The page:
-Dorr: Everyone – and I mean everyone – is picking the Tigers to win the division. Their pitching looks solid and the addition of Prince Fielder to an already-strong lineup makes the Tigers the easy favorite, although I’m not sure having Miguel Cabrera play third base will work out well. Detroit will have to fall on its face not to win the division and then it will be Cleveland, Kansas City, Minnesota and Chicago. Minnesota could move up if everything goes well.

-Marxhausen: With the additions the Tigers have made over last season (Delmon Young) and the offseason (Prince Fielder), I feel they have run out of excuses not to blow the rest of the Central Division out of the water. The Tigers will run away with the title and will be striving for a 100-win season. The Tigers will finish on top with the White Sox, the Indians, the Twins and the Royals following in order.

-Larson:  Detroit will lead the Central Division by at least 12 games at the All-Star break and will have the division title locked up Labor Day as it surges while the rest of the division beats itself up.


•Question: Who wins the other AL division titles and who wins the three National League division titles? Who emerges as the two wild card teams in each league?

-Dorr: I’m thinking of terminating my contract for this question-and-answer feature because I have no time for research, having to run off today to watch a Minnesota friend’s son play baseball here in Florida. And there are 147 players who switched leagues this year, making it harder than ever to keep up with things. But I’m going to take some wild guesses. The Angels and the Yankees (with better pitching, but a lot of aging veterans) win the other divisions in the American League. Texas and Tampa Bay will be the wild cards, although Boston could sneak in there. In the National League it will be pitching-rich San Francisco, Philadelphia and Cincinnati, with the wild cards being Jason Kubel’s Arizona team and the Miami Marlins if Ozzie Guillen doesn’t create a riot there.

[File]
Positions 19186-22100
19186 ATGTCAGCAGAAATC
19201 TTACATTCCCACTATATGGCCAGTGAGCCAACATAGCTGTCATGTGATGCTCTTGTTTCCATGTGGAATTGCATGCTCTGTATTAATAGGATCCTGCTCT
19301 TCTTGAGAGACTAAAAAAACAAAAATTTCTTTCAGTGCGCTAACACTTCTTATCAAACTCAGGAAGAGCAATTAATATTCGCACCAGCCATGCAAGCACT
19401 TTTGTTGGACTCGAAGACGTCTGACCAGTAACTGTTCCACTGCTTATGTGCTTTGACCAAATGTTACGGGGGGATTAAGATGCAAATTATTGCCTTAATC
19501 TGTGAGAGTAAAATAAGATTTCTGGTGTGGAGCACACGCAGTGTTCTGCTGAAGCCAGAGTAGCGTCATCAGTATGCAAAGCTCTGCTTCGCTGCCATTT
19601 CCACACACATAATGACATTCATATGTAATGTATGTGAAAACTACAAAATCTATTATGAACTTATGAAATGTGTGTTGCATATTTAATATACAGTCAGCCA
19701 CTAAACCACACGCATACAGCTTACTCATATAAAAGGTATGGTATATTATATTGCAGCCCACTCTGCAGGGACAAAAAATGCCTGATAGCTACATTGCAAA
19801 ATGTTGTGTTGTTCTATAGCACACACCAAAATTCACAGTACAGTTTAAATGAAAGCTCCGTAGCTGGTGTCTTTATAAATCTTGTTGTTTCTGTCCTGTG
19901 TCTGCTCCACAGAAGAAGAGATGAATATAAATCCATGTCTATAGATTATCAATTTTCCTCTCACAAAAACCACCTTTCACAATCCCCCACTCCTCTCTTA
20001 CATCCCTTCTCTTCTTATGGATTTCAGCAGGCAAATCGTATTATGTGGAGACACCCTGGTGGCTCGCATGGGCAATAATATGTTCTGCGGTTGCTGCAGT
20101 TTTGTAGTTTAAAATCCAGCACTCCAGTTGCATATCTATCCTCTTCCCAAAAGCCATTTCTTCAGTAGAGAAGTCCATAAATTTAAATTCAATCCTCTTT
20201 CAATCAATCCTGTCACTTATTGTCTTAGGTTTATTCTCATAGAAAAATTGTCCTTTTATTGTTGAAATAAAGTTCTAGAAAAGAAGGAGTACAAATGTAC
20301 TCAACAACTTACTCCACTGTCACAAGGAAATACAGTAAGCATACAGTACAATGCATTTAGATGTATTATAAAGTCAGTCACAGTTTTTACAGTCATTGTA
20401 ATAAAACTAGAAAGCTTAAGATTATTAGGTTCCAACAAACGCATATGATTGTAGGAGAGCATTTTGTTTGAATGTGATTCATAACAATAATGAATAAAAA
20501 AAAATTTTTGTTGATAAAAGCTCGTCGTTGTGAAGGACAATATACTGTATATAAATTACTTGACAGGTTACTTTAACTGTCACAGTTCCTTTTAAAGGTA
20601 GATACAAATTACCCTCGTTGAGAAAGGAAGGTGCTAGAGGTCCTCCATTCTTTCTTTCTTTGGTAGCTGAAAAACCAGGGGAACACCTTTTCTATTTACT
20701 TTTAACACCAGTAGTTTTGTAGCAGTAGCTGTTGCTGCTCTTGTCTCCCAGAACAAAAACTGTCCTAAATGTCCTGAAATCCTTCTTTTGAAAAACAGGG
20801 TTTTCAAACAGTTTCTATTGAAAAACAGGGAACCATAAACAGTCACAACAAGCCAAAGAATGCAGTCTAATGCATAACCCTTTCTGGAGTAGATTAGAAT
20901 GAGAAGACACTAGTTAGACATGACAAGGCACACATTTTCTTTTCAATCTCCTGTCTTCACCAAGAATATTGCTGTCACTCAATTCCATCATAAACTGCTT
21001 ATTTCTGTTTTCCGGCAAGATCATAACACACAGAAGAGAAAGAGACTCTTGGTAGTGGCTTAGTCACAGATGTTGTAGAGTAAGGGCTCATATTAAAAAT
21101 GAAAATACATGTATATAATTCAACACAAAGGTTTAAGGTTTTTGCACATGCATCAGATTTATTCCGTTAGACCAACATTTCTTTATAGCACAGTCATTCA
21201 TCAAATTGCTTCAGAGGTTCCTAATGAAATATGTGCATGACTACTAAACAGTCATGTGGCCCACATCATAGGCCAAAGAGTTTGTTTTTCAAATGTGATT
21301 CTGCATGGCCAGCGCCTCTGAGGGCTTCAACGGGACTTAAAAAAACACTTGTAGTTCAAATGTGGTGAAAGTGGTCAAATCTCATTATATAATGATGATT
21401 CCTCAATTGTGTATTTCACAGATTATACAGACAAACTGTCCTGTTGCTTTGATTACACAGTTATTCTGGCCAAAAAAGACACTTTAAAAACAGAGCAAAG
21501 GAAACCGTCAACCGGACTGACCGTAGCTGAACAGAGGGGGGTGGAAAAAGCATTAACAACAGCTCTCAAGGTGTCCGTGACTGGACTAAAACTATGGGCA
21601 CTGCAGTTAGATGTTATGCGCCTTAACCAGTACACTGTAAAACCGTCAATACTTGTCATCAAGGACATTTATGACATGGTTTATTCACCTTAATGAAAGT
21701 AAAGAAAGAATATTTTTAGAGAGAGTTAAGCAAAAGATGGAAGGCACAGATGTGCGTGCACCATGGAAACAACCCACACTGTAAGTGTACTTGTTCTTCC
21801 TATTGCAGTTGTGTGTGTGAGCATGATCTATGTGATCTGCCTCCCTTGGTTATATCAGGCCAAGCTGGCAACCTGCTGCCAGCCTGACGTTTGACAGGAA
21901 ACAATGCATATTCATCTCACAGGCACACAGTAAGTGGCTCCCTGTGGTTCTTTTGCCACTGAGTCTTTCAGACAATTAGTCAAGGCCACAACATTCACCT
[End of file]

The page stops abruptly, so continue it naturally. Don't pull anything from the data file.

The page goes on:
-Marxhausen: The LA Angels are another team that is looking to crack the three-digit win record as they win the AL West while the Yankees reign supreme as the AL East champions. Tampa Bay and Texas will occupy the wild card teams. On the National league side Philadelphia (East), Cincinnati (Central) and San Francisco (West) will claim division championships with the two wild cards being Atlanta and Arizona.

-Larson:  In the American League, the division winners will be New York in the East, Detroit in the Central and Los Angeles in the West. That’s really going out on a limb, huh? Tampa Bay and Texas are the easy wild card picks.

In the National League, division winners will be Philadelphia in the East, Cincinnati in the Central and Arizona in the West, with Miami (formerly Florida) and San Francisco meeting in that one-game wild card playoff.


•Question: Let’s look way, way ahead. What’s your guess at what teams will be playing in the 2012 World Series and which wins the title?

-Dorr: If there are no key injuries, the Angels and the Phillies, with the Angels behind the new bat of Albert Pujols winning it all. Having made all those predictions, I can almost guarantee you there will be one surprise team emerging before the season is over. Look at last year when the wild card St. Louis Cardinals won it all. The trick is to pick that surprise team. Could it be the Rangers, or the Nationals, or the Diamondbacks?

-Marxhausen:  It is no guess that LA Angels will be much better this season with arguably the best hitter in the game right now as a long-term fixture for the ball club. With the addition of Albert Pujols, I don’t see anything getting in the way of the LA Angels besides maybe a tough matchup with Detroit in the playoffs. When I look at the National League, I am still flabbergasted with the pitching staff that works at Philadelphia. With that pitching staff, I see the Phillies moving to the World Series where they will lose to the Angels.

-Larson:  If Philadelphia’s pitching staff stays healthy the Phillies should represent the NL in the World Series. A darkhorse could be manager Ozzie Guillen’s Marlins. Detroit will outmuscle Los Angeles in the AL finals, then tip Philadelphia in the World Series.


•Question:  The 2012 Masters Golf Tournament is this weekend. Will Tiger Woods, coming off a victory at the Arnold Palmer Invitational, contend for another Masters crown? Who’s your pick to win the tournament?.